146. Cloncurry – 1. The Stockman’s Challenge.

I couldn’t wait to reach Cloncurry, the area of my mother’s birth. Her  father was managing Chatsworth Station at the time. The birth was registered at Friesland, a mining town which later changed its name to Kuridala due to sensibilities about Germans during the war. It is still on most maps although the mining town is long abandoned. We decided not to try to visit.


After a long drive through red anthill country,  livened with occasional swathes of wattle and/or Brahman-type cattle, the approach to Cloncurry is marked by an unusual rock formation. The town is not as large as could be expected, being overshadowed by Mt. Isa. It has very wide streets, two supermarkets and a reasonable selection of other stores, although very outback orientated. There is a saddlers which has a huge collection of western-style clothing and leatherwork decorated with the bling so beloved of rodeo contestants.



Somehow we’d managed to time our visit not only for a period of rainfall but also the time of the annual Stockman’s Challenge. We were snug on a hard gravel surface in a camp, well sheltered and with some interesting new neighbours who invited us to share a pizza cooked in one of the camp’s BBQ ‘ovens’ in the rain.



We made full use of the camp’s showers and also washing machine, and were vastly entertained by a mob of apostle birds and other birds plus a couple of magpies who took a liking to our bumper bar and bull bar, kept nice and shiny by the rain. The gidyea (stinking wattle) did perfume the air a bit but we soon got used to it.

cloncurry Camooweal 12cloncurry Camooweal 04cloncurry Camooweal 02

cloncurry Camooweal 07



The stockmen were not so fortunate. The Equestriation Centre where the Challenge was held was simply a sea of red mud. The huge horse transporters and their recent occupants soon had everything churned up to a high degree, helped by pools of water everywhere. Poor horses! Most had to stand in mud up to their hocks. Lots of hay was put down and I saw several  horses trying to have a roll in the hay, still wearing their blankets. Red mud, red mud ….. everyone had red mud half way up their legs. it was also amazingly cold, with a bitter wind sweeping the yard (we did not feel it nearly as badly at our camp). Yet the show went on.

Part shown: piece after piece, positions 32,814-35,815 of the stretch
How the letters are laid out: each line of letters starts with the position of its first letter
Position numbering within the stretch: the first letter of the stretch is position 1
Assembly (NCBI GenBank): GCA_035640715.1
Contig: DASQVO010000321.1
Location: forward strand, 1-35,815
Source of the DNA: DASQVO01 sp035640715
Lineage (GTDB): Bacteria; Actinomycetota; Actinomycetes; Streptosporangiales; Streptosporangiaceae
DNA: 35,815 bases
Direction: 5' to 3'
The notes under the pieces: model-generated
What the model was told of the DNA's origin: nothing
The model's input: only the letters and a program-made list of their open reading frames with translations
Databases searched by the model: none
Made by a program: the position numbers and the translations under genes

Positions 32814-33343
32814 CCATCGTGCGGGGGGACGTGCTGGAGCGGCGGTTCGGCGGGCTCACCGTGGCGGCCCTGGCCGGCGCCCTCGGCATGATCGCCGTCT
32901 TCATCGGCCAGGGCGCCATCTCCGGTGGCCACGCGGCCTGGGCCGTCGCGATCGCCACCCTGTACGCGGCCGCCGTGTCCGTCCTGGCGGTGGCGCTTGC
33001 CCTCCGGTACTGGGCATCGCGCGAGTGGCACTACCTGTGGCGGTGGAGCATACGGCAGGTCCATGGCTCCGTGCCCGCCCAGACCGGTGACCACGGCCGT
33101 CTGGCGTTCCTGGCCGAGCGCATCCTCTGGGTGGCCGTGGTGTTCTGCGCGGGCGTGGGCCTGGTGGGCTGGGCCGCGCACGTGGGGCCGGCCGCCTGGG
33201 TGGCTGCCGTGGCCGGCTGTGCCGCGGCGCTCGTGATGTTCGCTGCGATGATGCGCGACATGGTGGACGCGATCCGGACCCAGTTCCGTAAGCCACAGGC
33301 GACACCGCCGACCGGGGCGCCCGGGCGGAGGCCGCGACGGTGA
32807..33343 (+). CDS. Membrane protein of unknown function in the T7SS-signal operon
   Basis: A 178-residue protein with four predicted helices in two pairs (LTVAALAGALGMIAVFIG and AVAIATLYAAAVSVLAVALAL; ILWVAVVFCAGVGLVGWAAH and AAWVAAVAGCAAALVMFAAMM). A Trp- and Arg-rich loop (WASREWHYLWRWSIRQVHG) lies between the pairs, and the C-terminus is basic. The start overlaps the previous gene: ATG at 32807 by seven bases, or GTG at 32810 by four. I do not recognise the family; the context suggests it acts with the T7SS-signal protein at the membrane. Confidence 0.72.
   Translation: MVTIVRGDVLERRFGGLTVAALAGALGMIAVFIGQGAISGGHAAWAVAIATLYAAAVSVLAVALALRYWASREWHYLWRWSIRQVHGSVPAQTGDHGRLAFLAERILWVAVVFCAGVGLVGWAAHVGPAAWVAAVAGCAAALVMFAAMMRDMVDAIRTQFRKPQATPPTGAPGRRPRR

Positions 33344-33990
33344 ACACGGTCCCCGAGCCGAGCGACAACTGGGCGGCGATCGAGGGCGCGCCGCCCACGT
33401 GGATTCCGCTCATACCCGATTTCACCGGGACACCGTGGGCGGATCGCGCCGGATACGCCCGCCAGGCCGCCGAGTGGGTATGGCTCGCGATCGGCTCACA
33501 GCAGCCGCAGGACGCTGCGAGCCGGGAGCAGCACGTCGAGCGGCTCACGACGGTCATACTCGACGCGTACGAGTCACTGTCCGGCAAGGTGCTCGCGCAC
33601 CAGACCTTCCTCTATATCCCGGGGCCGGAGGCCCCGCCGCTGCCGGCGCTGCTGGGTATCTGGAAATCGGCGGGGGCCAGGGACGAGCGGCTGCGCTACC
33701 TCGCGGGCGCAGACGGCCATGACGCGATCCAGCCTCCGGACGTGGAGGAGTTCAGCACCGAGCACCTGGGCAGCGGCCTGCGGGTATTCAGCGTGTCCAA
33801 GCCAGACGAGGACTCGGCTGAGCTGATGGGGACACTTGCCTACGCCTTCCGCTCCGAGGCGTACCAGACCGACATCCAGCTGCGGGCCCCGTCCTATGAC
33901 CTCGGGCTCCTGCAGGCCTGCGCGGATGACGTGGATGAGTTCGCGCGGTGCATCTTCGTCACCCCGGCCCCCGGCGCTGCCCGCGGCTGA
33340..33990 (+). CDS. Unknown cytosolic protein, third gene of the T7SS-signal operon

I had not attended a stockman’s challenge before and had surmised it to be similar to a rodeo. There was a rodeo one evening but it was just ‘entertainment”. The serious business was almost an equestrian competition. First crack a whip, then walk, trot, canter …. and come to a screeching halt in front of the judges, several times. Then there was the Drafting (capital D) – each stockman in turn had to separate a chosen steer from a bunch of six in a small yard, then steer (sic) it in a figure of eight and then through a set of posts. Not everyone accomplished that. One particularly obstinate steer need three horsemen to separate it from the small mob.



We did not see nearly as much as I would have liked, mainly because it was just too cold standing in the wind and, sometimes, rain. Although together with our camping neighbours we did find bit of shelter behind the bar building, where the heater outlets were good for warming cold hands! But it was a wonderful event to witness and something to always remember about Cloncurry.



Leave a Reply

Fill in your details below or click an icon to log in:

WordPress.com Logo

You are commenting using your WordPress.com account. Log Out /  Change )

Twitter picture

You are commenting using your Twitter account. Log Out /  Change )

Facebook photo

You are commenting using your Facebook account. Log Out /  Change )

Connecting to %s

This site uses Akismet to reduce spam. Learn how your comment data is processed.